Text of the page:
Insights Daily Current Affairs, 18 May 2018

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Insights Daily Current Affairs, 18 May 2018


 

Paper 1:

Topic: population and associated issues, poverty and developmental issues, urbanization, their problems and their remedies.

 

Swachh Survekshan 2018

Context: The Swachh Survekshan 2018 results have been announced. It was organized by the Ministry of Housing and Urban Affairs (MoHUA), under the aegis of the Swachh Bharat Mission (Urban), assessed 4203 Urban Local Bodies. Compared to the previous surveys, this year’s exercise allocated substantial weightage to the feedback from citizens based on their daily experience.

 

The on-field survey for Swachh Survekshan was conducted by an independent agency and the data for ranking of the cities collected from 3 sources:

  • Service Level Progress: To verify whether systems and processes are in place in Urban Local Bodies (ULBs) to implement Swachh Bharat Mission (Urban) in the most efficient way.
  • Direct Observation: To verify and assess general cleanliness in the cities by making random field visits in different parts of the city and public conveniences (Community/Public Toilets).
  • Citizens Feedback: To collect feedback directly from citizens and monitor the performance of Swachhata App, a citizens grievance Mobile App.

 

Performance of various cities:

  • Indore has emerged as the cleanest city, followed by Bhopal and Chandigarh. Indore was the cleanest city last year as well.
  • Jharkhand has been adjudged as the best performing state, followed by Maharashtra and Chhattisgarh.
  • Cleanest State Capital/UT: Greater Mumbai.
  • India’s ‘Cleanest big City’: Vijaywada (Andhra Pradesh).
  • India’s ‘Fastest Mover’ big City: Ghaziabad (Uttar Pradesh).
  • India’s Best City in ‘Citizens Feedback’: Kota (Rajasthan).
  • India’s Best City in ‘Innovation & Best Practices’: Nagpur (Maharashtra).
  • India’s Best City in ‘Solid Waste Management: Navi Mumbai (Maharashtra).
  • India’s Cleanest Medium City: Mysuru (Karnataka).
  • India’s ‘Fastest Mover’ Medium City: Bhiwandi (Maharashtra).
  • India’s Best City in ‘Citizens Feedback’: Parbhani (Maharashtra).
  • India’s Best City in ‘Innovation & Best Practices’: Aligarh (Uttar Pradesh).
  • India’s Best City in ‘Solid Waste Management: Mangalore (Karnataka).
  • India’s Cleanest Small City: New Delhi Municipal Council.
  • India’s ‘Fastest Mover’ Small City: Bhusawal (Maharashtra).
  • India’s Best City in ‘Citizens Feedback’: Giridih (Jharkhand).
  • India’s Best City in ‘Innovation & Best Practices’: Ambikapur (Jharkhand).
  • India’s Best City in ‘Solid Waste Management: Tirupati (Andhra Pradesh).

 

Previous surveys:

  • In 2016, Swachh Survekshan was conducted in 73 cities having a population of one million or more and capital city of States/ UTs and Mysore had bagged the award of being the cleanest city of India.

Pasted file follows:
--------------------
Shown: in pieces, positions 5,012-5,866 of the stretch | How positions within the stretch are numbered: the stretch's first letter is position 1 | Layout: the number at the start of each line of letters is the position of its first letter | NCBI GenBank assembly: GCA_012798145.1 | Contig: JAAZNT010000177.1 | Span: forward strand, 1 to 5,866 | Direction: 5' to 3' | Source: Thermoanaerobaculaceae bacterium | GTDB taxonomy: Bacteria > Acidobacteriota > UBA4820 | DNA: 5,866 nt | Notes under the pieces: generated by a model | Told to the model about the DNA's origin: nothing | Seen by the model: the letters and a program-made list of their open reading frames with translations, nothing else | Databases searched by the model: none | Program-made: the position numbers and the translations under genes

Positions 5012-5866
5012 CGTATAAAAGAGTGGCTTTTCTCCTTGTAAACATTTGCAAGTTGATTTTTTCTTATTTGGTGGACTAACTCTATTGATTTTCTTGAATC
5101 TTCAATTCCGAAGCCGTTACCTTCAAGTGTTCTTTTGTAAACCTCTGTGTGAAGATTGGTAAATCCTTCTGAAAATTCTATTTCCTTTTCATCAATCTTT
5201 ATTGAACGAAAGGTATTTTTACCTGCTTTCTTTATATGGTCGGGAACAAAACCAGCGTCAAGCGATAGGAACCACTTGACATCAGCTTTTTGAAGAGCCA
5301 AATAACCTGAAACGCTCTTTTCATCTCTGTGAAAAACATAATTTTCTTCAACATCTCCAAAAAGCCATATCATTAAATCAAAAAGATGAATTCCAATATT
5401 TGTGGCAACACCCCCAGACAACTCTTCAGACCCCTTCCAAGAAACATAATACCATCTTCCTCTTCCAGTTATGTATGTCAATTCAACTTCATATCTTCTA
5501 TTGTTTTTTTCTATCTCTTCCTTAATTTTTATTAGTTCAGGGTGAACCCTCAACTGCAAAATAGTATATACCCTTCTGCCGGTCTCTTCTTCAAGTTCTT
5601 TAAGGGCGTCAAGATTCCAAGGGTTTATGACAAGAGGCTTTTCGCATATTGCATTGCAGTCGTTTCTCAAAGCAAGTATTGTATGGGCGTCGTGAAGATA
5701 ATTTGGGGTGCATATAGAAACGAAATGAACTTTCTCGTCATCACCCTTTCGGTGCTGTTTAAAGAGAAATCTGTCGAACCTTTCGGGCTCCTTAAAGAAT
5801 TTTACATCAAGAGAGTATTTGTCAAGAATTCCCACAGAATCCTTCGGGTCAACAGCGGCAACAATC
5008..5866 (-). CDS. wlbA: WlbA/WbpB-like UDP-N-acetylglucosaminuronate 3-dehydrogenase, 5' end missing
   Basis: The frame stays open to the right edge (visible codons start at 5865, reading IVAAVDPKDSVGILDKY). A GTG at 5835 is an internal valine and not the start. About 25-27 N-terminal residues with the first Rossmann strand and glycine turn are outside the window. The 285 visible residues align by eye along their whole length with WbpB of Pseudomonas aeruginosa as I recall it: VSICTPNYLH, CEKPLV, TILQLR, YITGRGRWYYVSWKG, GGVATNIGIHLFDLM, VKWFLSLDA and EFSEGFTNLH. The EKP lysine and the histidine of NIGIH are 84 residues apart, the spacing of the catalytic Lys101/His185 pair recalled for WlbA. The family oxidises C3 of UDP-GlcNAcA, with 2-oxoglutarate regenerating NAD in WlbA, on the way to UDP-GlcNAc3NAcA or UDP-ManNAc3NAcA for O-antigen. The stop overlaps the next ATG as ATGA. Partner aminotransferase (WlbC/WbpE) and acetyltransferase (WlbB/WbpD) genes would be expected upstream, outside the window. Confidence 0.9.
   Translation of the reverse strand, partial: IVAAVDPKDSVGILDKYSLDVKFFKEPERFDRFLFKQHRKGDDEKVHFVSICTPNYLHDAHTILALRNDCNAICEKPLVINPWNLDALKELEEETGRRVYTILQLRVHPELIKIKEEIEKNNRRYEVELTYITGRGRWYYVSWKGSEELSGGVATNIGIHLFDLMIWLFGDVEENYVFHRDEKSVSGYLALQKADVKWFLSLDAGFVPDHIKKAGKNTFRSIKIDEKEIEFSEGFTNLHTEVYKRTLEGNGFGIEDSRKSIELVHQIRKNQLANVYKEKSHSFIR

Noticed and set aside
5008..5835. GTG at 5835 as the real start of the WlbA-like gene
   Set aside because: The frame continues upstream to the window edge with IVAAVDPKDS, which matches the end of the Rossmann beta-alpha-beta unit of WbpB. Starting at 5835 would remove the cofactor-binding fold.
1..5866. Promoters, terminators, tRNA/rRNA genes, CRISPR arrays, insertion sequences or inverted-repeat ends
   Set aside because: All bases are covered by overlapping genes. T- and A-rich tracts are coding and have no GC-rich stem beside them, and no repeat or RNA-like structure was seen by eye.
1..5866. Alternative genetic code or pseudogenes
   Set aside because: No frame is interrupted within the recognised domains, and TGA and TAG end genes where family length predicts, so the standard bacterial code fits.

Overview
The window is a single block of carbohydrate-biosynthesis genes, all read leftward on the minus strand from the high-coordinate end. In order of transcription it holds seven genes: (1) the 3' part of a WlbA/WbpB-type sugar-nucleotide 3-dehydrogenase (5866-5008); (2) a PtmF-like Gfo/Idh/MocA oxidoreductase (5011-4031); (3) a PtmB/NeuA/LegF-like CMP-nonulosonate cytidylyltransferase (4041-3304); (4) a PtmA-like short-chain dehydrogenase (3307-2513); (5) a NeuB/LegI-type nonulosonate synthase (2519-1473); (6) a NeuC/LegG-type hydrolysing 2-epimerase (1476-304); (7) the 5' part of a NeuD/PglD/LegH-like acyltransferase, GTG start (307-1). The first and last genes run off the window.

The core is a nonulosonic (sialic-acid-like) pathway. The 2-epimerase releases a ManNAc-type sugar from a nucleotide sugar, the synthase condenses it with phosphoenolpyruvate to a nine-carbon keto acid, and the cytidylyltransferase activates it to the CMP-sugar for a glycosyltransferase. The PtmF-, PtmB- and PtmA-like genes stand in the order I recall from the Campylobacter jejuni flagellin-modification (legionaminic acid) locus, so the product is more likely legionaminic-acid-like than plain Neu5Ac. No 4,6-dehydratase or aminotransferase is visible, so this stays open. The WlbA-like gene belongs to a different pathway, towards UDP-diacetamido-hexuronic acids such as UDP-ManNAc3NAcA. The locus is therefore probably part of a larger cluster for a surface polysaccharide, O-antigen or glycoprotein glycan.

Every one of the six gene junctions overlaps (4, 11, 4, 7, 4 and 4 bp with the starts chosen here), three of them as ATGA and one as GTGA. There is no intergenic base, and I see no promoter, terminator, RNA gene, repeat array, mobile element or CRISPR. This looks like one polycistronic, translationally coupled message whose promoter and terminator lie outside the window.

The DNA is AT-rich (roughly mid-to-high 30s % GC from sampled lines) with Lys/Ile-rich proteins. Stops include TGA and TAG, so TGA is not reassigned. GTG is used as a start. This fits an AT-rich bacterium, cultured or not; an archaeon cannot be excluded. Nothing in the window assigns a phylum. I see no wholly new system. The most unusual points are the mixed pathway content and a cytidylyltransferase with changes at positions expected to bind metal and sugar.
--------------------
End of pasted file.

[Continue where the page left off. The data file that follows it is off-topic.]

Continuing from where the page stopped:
• In 2017, the scope of Swachh Survekshan was enlarged to cover 434 cities having a population of one lakh or more and Capital city of states/ UTs and Indore was awarded as cleanest city of India.

 

What’s important?

  • For Prelims: Rankings of cities in various categories.
  • For Mains: Swachh Bharat Mission- Significance, challenges and solutions.

 

Sources: the hindu.


 

Paper 2:

Topic: Issues related to health.

 

WHO list of essential diagnostic tests

Context: WHO has published its first Essential Diagnostics List, a catalogue of the tests needed to diagnose the most common conditions as well as a number of global priority diseases. The aim is to provide a tool that can be useful to all countries, to test and treat better, but also to use health funds more efficiently by concentrating on the truly essential tests.

 

Key facts:

  • The list concentrates on in vitro tests – i.e. tests of human specimens like blood and urine. It contains 113 products.
  • 58 tests are listed for detection and diagnosis of a wide range of common conditions, providing an essential package that can form the basis for screening and management of patients.
  • 55 tests are designed for the detection, diagnosis and monitoring of “priority” diseases such as HIV, tuberculosis, malaria, hepatitis B and C, human papillomavirus and syphilis.
  • Some of the tests are particularly suitable for primary health care facilities, where laboratory services are often poorly resourced and sometimes non-existent. These tests do not require electricity or trained personnel. Other tests are more sophisticated and therefore intended for larger medical facilities.
  • For each category of test, the Essential Diagnostics List specifies the type of test and intended use, format, and if appropriate for primary health care or for health facilities with laboratories. The list also provides links to WHO Guidelines or publications and, when available, to prequalified products.

 

Significance of the list: